For the first time in 16 years, guns will play a prominent role in the presidential election. In 2000 energized gun-rights activists helped cost Al Gore his home state of Tennessee and Bill Clinton’s home state of Arkansas. As much as Florida’s hanging chads and Ralph Nader’s third party self-indulgence, pro-gun agitation put George W. Bush in a position to enjoy the Supreme Court’s delivery of the White House in Bush v. Gore.
After the Oct. 1 killings at Umpqua Community College in Roseburg, Ore., a visibly angry but oddly passive Barack Obama pointed out that the U.S. experiences a mass shooting every couple of months and “if you think this is a problem, then you should expect your elected officials to reflect your views.” In her response to the massacre, Hillary Clinton detailed how, if elected president in November 2016, she’d pursue a more aggressive gun-control agenda than Obama. “It’s time the entire country stood up against the NRA,” she said during the Democratic debate on Oct. 13.
Clinton sees the gun issue as a way to motivate her progressive base while simultaneously outflanking her main primary challenger, Senator Bernie Sanders of rural firearm-friendly Vermont. Asked during the debate whether Sanders is “tough enough on guns,” Clinton answered, “No, not at all,” noting he’d voted repeatedly in the early 1990s against the criminal- background check law. The liberal wing of the Democratic Party likes what it’s hearing from Clinton. “For a major presidential candidate to break the logjam in the way she’s doing is a momentous shift,” says Senator Richard Blumenthal (D-Conn.).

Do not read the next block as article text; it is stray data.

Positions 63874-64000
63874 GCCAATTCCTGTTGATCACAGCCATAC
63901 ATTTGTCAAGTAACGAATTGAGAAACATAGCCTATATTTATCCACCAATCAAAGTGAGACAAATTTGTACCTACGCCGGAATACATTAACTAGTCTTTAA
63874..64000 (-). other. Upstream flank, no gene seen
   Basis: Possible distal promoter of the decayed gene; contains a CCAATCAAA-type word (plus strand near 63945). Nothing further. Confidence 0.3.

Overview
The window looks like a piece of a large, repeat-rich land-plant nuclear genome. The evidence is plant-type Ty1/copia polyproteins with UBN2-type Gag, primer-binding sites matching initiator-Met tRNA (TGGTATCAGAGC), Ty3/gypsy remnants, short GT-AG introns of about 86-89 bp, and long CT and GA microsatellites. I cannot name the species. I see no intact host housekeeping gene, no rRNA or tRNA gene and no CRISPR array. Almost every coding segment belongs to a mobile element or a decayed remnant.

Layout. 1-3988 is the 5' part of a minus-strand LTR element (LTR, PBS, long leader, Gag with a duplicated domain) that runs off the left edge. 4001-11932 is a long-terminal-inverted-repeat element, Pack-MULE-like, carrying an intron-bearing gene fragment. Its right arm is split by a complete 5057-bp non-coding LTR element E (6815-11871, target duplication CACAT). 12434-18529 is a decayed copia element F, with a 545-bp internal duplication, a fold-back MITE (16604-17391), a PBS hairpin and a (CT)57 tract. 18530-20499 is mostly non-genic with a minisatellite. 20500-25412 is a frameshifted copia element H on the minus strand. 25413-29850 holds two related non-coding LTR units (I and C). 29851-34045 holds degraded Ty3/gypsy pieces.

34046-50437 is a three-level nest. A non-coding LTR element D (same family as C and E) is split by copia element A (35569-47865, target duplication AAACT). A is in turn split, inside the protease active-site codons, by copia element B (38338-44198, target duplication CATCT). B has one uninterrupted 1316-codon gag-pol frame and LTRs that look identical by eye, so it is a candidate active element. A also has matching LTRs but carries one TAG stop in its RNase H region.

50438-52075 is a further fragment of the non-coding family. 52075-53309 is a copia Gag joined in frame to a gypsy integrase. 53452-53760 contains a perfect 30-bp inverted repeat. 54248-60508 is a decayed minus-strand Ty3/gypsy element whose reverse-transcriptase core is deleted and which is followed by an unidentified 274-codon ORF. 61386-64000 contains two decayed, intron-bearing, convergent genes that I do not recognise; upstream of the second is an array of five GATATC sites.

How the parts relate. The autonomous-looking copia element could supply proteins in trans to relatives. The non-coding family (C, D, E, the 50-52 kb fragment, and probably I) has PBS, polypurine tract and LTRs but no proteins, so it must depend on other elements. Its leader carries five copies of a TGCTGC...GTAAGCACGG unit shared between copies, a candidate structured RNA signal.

But Clinton may be making a mistake framing her argument in culture-war terms—as a battle against the National Rifle Association, which is a conspiracy-minded extremist group that thrives when under attack. Moreover, while some of her ideas make sense, others, including her emphasis on “assault weapons,” come straight from a tired, ineffective gun-control playbook.
What’s needed is a sorting out: fact from myth, reason from rhetoric. We also need to analyze rigorously the separate challenges posed by sensational mass shootings and ordinary violent crime.
Let’s begin with the folly of making the NRA the issue. “They’re celebrating at NRA headquarters in Fairfax [Va.] that Hillary is coming after them,” says long-time gun-rights activist Richard Feldman. “You can’t ask for better ammunition for the NRA.”
While the NRA has refrained from commenting directly on the nine horrific gunshot murders in Roseburg, it’s issued online alarms to the faithful in recent days condemning Clinton for “ratcheting up her attack on the nation’s gun lobbyists.” In particular, the NRA has highlighted the former secretary of state’s predebate comparison of its stubbornness to that of “the Iranians or the Communists.”
“Hillary Clinton is giving the NRA all the ‘proof ’ it needs to persuade its members of the Big Conspiracy—that the Democrats are coming for their guns, even though in eight years in office, Obama didn’t really do that,” says Feldman, who knows whereof he speaks. He’s a former NRA organizer who’s lobbied for Glock and other gun manufacturers and now runs the Independent Firearm Owners Association, a small group based in New Hampshire. In another recent digital dispatch-cum- fundraising appeal, the NRA warned: “Gun Grabbers High on Hillary, Look to Her to Enact Controls Where Obama Failed.”
Rather than further excite already motivated gun activists in swing states such as Ohio, Pennsylvania, and West Virginia, sincere opponents of gun violence ought to shift the debate away from whether it’s weird to idolize firearms and toward what works to reduce crime. For better or worse, from 30 percent to 40 percent of American households have a gun, and many have more than one. We are a nation with 300 million firearms in private hands; for practical and constitutional reasons, there’s no prospect of mass confiscation. The guns aren’t going away, at least not anytime soon.
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